Last week Oil prices hit a record low, lowest since late 2015. With a continuing downward trend over the past two years it is unlikely that it will cross the $60 mark in 2017.
Low oil price is mostly good news for APAC countries as they are heavy net importers. Some of them, like Indonesia and India, provide expensive fuel subsidies. This trend will benefit India, a growing economy, which is expected to increase their oil consumption by 0.20 million barrels per day (MMBD). Meanwhile, Japan expended 4 MMBD, showcasing its heavy dependency in oil imports, which is unlikely to decrease anytime soon. Instead, reports suggest this trend will be on the rise.
LNG in Doldrums
APAC has the largest consumer numbers and the demand for LNG in 2016 was close to 240 bcm.
Japan and Korea are the largest importers in APAC for LNG. Infact these two countries together account for almost 50 percent of global LNG imports.
Japan, however, is starting to commission their nuclear reactors. This means that the market for liquefied natural gas (LNG) that it imports will be swayed heavily and Japan’s focus on nuclear reactors will likely stagnate the LNG market.
LNG are believed to be a cleaner and cheaper energy sources and have been consumer favorite in countries like China and India along with South Korea and Japan. Japan’s likely disassociation with LNG may hit the market, but it is estimated that China and India’s development scope will probably balance the demand at the end of this decade. So LNG demand will likely pick up its pace by 2020.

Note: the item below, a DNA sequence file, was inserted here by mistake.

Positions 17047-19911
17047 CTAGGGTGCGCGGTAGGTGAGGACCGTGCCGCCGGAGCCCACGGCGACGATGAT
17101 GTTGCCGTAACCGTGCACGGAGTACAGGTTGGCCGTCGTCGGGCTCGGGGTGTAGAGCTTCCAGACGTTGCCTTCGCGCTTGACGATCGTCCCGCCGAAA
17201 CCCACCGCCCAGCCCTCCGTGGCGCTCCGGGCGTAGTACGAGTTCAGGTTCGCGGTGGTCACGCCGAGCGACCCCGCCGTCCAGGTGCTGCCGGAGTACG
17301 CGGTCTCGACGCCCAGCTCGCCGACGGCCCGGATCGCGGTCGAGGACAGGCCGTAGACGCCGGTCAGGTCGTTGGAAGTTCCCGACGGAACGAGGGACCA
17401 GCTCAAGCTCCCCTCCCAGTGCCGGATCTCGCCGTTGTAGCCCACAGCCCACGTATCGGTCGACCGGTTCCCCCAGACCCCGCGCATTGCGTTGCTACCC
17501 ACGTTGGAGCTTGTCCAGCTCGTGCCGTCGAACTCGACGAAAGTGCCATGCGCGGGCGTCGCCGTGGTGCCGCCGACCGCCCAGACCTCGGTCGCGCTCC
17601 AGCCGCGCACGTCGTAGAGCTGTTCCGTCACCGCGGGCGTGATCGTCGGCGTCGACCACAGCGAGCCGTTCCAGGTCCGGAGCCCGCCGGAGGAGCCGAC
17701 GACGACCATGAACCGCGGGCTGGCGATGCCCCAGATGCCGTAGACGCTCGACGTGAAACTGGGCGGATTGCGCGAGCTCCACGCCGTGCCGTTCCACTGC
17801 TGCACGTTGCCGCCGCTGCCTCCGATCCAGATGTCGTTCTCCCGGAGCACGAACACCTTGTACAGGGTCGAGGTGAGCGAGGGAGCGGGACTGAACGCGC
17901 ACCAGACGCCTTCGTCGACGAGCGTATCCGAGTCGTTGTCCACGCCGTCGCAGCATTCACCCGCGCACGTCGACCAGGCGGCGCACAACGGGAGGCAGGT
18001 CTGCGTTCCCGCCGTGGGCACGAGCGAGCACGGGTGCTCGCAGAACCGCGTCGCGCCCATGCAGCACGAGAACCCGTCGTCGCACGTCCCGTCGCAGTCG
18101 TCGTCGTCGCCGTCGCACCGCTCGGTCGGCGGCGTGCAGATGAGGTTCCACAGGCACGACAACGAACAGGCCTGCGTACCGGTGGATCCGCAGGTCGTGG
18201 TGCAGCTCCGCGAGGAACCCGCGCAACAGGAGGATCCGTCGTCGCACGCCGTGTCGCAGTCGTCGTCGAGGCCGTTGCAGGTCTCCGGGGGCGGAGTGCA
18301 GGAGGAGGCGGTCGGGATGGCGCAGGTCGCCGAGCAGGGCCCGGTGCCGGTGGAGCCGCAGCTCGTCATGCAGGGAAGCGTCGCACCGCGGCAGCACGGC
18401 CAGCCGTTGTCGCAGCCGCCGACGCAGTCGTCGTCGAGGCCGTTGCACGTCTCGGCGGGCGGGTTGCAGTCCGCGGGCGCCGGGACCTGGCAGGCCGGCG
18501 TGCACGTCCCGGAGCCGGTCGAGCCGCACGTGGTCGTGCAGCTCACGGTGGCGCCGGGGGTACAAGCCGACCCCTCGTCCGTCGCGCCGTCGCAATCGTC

Own Production to Reduce Import Reliance
Few countries in APAC are trying to curb the import by investing and developing their own production units.
Malaysia is a very good example as it is on its way to grow the oil production. It has already started new oil production projects like Gumusut-Kakap oil field and Kebabangan condensate field from 2014.
Australia, too, has invested largely in building LNG projects. It commissioned three facilities – AP LNG, Gorgon, and Gladstone LNG. It added 45 billion cubic meters (bcm) of liquefaction capacity. This year, Australia will start two more projects, including Wheatstone LNG project, for LNG supply.
India and Indonesia, on the other hand, will struggle at home production. India doesn’t have adequate infrastructure to promote gas development in power generation, which will set it back by a few years. But it will give special attention to the refinery construction activity, thanks to the growing domestic fuel demands.
Indonesia’s Banyu Urip field in East Java started in 2015. It reached its peak capacity of 165,000 bbl/d in 2016. It makes a total of 20 percent of the country’s production. However, the overall production is estimated to fall from an average of 0.83 MMBD in 2014 to about 0.72 MMBD by 2020.
Though APAC is gearing up for an activity-fuelled period for oil consumption and production, there will be marginal decrease in global oil production. But this region will mostly stay busy in its own production and consumption game.
Ravi Krishnaswamy is an expert on energy and environment with Frost & Sullivan. Ravi is based out of Singapore and can be reached at email@example.com